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Three different cruise ships will visit Thunder Bay next year

The total economic impact of cruise ship activity in Thunder Bay this season is estimated at roughly $4 million.
Thunder Bay cruise ship
(TBnewswatch photo)

THUNDER BAY — The 2022 cruise ship season is over, but planning for next year is well underway.

The 378-passenger Viking Octantis made its last "turnaround" stopover in Thunder Bay on the weekend.

Although it will return next year only three times, Tourism Thunder Bay manager Paul Pepe says it sister ship, Viking Polaris, will make half a dozen day-stops in the city.

Just as it did this  year, the Octantis will drop its passengers off in Thunder Bay and replace them with a new set of passengers who've travelled to the city by air. The visits by the Polaris will be four-hour stays.

As well, Hapag-Lloyd Cruises' 230-passenger Hanseatic Inspiration is scheduled to stop in Thunder Bay on two occasions.

"So we have 11 ship visits in 2023. We've gained so much knowledge this year on meeting the logistical needs of these new, modern ships that we're feeling really comfortable and confident for next year," Pepe said in an interview. He said he's enjoyed meeting passengers at the Pool 6 dock, finding out where they're from and what they'd like to explore.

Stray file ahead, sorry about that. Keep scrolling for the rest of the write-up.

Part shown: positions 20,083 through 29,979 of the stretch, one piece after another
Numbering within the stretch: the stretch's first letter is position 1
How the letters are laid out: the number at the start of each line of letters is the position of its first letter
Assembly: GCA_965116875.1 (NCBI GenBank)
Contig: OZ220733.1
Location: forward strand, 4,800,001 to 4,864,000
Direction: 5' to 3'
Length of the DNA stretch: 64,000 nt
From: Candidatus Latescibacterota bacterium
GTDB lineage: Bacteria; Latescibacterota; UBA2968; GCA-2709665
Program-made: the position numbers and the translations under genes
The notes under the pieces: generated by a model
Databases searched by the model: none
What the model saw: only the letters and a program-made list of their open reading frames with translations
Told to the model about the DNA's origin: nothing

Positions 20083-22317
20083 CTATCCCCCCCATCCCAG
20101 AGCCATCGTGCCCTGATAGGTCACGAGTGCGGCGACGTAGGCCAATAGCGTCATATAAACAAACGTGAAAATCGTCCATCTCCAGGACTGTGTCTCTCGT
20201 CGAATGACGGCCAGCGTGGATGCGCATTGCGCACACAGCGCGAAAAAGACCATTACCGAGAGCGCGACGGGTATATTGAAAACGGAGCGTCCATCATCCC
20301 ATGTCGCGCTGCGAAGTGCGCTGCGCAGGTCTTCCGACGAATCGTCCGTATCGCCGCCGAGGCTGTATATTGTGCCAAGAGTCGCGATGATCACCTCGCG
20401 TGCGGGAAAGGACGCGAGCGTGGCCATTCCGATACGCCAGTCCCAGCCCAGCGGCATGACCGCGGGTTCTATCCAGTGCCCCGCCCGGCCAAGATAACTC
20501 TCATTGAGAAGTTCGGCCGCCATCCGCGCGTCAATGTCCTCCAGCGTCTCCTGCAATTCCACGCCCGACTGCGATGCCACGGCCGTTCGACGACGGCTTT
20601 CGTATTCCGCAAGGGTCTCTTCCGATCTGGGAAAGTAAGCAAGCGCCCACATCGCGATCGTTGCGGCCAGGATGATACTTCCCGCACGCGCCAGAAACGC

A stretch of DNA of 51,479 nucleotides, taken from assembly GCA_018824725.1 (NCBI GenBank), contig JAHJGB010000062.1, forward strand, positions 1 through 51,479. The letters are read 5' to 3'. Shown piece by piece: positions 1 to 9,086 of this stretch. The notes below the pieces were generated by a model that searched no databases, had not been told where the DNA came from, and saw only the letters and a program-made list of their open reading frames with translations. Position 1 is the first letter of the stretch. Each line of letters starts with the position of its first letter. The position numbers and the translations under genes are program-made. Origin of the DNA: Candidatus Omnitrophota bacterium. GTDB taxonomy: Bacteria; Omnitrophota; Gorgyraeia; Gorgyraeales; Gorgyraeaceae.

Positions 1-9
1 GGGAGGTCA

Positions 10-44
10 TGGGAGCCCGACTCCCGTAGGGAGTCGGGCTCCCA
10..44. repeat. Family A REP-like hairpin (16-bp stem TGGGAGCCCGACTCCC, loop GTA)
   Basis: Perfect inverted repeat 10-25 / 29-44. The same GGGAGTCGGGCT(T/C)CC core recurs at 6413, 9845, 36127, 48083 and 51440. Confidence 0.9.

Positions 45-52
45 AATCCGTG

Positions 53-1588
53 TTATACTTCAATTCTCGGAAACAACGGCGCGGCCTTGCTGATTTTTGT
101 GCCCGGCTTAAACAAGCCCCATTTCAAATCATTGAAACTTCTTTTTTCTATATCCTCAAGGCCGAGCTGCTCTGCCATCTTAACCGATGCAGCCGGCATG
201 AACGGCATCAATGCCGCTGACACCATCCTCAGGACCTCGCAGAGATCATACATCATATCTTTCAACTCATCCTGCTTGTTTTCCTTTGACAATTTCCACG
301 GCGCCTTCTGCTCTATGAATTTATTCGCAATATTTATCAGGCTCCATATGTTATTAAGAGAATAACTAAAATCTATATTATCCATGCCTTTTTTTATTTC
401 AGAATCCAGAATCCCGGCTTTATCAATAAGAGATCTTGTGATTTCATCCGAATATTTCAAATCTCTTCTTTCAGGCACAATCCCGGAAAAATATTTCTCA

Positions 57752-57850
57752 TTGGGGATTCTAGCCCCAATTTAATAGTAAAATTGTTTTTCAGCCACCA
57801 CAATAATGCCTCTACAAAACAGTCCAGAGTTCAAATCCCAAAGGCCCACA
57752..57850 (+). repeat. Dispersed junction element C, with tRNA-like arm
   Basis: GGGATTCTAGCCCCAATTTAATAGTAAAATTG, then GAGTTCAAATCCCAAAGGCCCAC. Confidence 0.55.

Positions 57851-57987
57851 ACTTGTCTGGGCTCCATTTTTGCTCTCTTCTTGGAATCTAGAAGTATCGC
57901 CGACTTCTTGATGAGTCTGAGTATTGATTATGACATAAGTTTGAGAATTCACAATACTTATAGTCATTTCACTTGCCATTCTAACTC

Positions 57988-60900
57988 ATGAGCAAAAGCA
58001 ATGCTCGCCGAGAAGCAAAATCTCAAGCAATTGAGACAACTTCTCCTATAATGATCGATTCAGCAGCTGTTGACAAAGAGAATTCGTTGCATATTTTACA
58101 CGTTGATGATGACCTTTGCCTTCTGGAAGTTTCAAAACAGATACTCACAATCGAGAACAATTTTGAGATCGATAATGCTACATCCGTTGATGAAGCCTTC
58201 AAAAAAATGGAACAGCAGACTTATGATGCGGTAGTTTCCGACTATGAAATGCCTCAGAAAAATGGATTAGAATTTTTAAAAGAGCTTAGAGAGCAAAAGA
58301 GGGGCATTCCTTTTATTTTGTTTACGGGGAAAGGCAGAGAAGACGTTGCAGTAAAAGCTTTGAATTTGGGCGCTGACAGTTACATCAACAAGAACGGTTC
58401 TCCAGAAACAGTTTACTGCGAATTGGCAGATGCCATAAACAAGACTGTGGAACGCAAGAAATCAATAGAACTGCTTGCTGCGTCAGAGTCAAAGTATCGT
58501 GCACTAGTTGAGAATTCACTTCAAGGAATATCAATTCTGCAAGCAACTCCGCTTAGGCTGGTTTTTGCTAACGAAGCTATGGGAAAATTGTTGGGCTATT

"A lot of folks are going downtown, looking for local beer, looking for local food, and looking for local gifts. It's fun to engage visitors, and that feedback helps us build a better experience for next year."

The total number of cruise ship visits to the city last year was nine, including seven by the Octantis and two by American Queen Voyage's Ocean Navigator.

Pepe said signs point toward the continuing expansion of cruising on the Great Lakes, including Lake Superior.

"There's growing global interest, and that bodes well for Thunder Bay," he said. In a sign of that increasing attention, the New York Times published a lengthy article last week about the return of cruise ships to Lake Superior.

Pepe said he and his staff are in the process of calculating the overall economic benefits from cruise ship visits this season.

"There's a lot of other services a ship takes on here. There's liquid and solid waste removal, and taking on food supplies. A vessel also orders supplies for its operation...There's shuttle operators, motor coach operators, tour guides, cab companies. The list is quite extensive."

Pepe estimated the total economic impact this year will be somewhere between $4 million and $4.2 million, including accommodations rented by passengers, many of whom spent two or more days in Thunder Bay while waiting to board the Octantis.

This year saw the first cruise ships to stop in Thunder Bay since 2013.

— TBNewsWatch